South Florida

Miami-Dade cuts off Opa-locka’s money lifeline over misspending

Opa-locka Councilman Terence Pinder
Opa-locka Councilman Terence Pinder

With Opa-locka on the verge of financial collapse, the city was hit with another blow on Thursday: The county stopped funneling hundreds of thousands of dollars for critical road repairs and other services.

The reason: City leaders broke their own rules by tapping into the special surtax money to fill budget gaps and other basic costs that have spiraled out of control.

The problem was discovered this week after Miami-Dade auditors dug through city records to find nearly $800,000 was missing from an account that should have been used to upgrade the city’s aging streets, sidewalks and other amenities.

“We did things wrong,” said City Commissioner Terence Pinder. “It’s tough. It’s not easy being here. … We can’t continue to operate this way.”

The city’s suspension from the county program that collects a half-penny sales tax follows just days after Opa-locka leaders announced they were on the edge of financial failure and in need of a state takeover.

Hundreds of vendors, including car leasing companies, suppliers and contractors have yet to be paid at least $3 million.

The loss of the surtax revenue was just one of the troubling findings highlighted during a tense commission meeting on Thursday to address the city’s crushing debts.

The other: questions over the whereabouts of at least $200,000 in federal forfeiture money that was only supposed to be spent for police cars, vests, and other law enforcement purposes.

So far they can’t determine where the money went.

“At this point, we just don’t know,” said City Manager Steve Shiver.

The revelations unfolded as the commissioners tried to come up with a deadline to present a plan to the state for a recovery that could take as long as seven years.

So far, the city owes about $8 million — more than half to the county for water, sewer and other crucial services.

Commissioner Joseph Kelley pleaded with his colleagues to set aside their differences — including a recent spat between Mayor Myra Taylor and City Manager Shiver — to rein in the city’s spending.

“The manager is the manager until we say not,” he said. “There is no way we are going to get through this if we are not on the same page.”

Shiver said he was willing to meet with the mayor on a continual basis to move a plan forward, but said he was still struggling to determine the true state of the city’s finances.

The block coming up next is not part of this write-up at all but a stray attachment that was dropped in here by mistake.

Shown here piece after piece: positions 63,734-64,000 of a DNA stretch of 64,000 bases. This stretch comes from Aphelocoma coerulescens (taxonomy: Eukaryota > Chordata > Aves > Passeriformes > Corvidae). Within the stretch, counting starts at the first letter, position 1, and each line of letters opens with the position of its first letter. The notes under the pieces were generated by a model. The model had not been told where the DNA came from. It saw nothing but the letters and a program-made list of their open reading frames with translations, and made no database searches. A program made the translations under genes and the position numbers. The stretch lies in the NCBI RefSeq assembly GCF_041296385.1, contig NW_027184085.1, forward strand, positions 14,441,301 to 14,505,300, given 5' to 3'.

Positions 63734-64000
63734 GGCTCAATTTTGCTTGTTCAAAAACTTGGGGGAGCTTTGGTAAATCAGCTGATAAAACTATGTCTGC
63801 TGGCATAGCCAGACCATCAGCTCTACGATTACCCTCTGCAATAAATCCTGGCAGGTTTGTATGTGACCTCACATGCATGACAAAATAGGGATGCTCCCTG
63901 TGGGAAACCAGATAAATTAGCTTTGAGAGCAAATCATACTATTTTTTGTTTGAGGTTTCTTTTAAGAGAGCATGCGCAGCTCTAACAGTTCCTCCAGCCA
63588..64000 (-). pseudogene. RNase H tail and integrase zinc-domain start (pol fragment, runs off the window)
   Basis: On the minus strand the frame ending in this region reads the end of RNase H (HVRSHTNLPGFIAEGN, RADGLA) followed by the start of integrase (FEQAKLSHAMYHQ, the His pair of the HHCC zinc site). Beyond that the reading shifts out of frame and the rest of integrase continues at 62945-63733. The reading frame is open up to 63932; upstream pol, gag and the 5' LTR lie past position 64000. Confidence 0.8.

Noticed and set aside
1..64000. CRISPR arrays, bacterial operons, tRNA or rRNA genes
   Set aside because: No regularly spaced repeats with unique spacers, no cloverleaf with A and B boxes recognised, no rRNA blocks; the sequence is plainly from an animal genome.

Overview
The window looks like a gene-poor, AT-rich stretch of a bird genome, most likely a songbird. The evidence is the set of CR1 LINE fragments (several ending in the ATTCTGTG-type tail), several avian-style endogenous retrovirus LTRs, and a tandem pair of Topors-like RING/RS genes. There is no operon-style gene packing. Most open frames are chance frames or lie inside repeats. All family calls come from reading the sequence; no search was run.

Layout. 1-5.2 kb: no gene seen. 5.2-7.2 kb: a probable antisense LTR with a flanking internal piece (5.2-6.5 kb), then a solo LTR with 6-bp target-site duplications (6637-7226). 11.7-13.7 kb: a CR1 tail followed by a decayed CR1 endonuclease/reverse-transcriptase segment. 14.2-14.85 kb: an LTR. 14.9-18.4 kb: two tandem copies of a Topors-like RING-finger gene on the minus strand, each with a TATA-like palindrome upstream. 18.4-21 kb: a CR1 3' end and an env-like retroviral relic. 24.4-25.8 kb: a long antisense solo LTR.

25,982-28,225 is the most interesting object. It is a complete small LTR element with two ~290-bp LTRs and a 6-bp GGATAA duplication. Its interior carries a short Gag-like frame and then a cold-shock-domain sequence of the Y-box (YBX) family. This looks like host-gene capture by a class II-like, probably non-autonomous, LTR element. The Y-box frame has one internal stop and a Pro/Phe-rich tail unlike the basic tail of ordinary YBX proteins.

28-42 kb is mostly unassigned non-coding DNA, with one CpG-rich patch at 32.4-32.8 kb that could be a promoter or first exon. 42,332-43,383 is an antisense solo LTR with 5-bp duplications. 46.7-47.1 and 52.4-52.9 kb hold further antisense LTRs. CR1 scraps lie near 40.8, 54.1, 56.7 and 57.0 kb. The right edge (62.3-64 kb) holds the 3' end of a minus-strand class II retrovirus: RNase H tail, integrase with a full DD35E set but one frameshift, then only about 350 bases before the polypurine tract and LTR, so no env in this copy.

“We truly don’t have any controls in place,” said Shiver, who was hired in September, in part to help balance the city’s budget.

He said that despite statements by elected officials that he was exaggerating the city’s woeful condition, a recent review of the budget made it clear that Opa-locka was in trouble.

“It’s been said that I’m crying wolf or over-exaggerating, but I have no purpose to over-exaggerate. It’s apparent that we owe a tremendous amount to outside vendors. It’s apparent that we owe a tremendous amount to the county.”

Kelley said he is getting calls every day from local businesses that are owed money from the city, including a welder who is still waiting to get paid $200.

In addition to vendors not getting their checks, he said he is troubled by the possibility of losing the city’s free bus service now covered by the surtax program. Hundreds of the elderly and poor use the shuttles each day.

We truly don’t have any controls in place.

Steve Shiver, city manager

Commissioners agreed during the meeting to search for the money to pay for the buses — about $15,000 a month.

What’s not clear is how long the city will be cut off from the county program, which was created to help communities pay for expensive projects, including road and sidewalk repairs and even ramps for the disabled.

For Opa-locka, the money is critical.

Miles of roadways have been resurfaced over the years, and entire sidewalks have been built. Every year, the city gets about $700,000, records show.

Kelley, a former mayor and one of the longest-serving elected leaders, said he is disappointed Opa-locka was temporarily booted.

“It’s very concerning to me,” he said. “We have sidewalk construction that is long overdue. I was looking forward to using those funds.”

The county was alerted to the problem when officials reviewed a city audit from last year, which indicated Opa-locka had about $800,000 in unspent surtax money. However, city officials later admitted the money was spent on bills that had nothing to do with projects covered by the surtax program.

When Cathy Jackson, chief auditor, asked to talk to the city’s private auditor, Roderick Harvey, he declined to meet with her until the commission gave its approval.

Jackson said she also requested records that have yet to be turned over.

“This unfortunately leaves the trust with no option other than to withhold surtax funds until the issue is clarified and resolved,” said Charles Scurr, executive director of the Citizens’ Independent Transportation Trust, which oversees the surtax money.

Miami Herald reporter Douglas Hanks contributed to this report.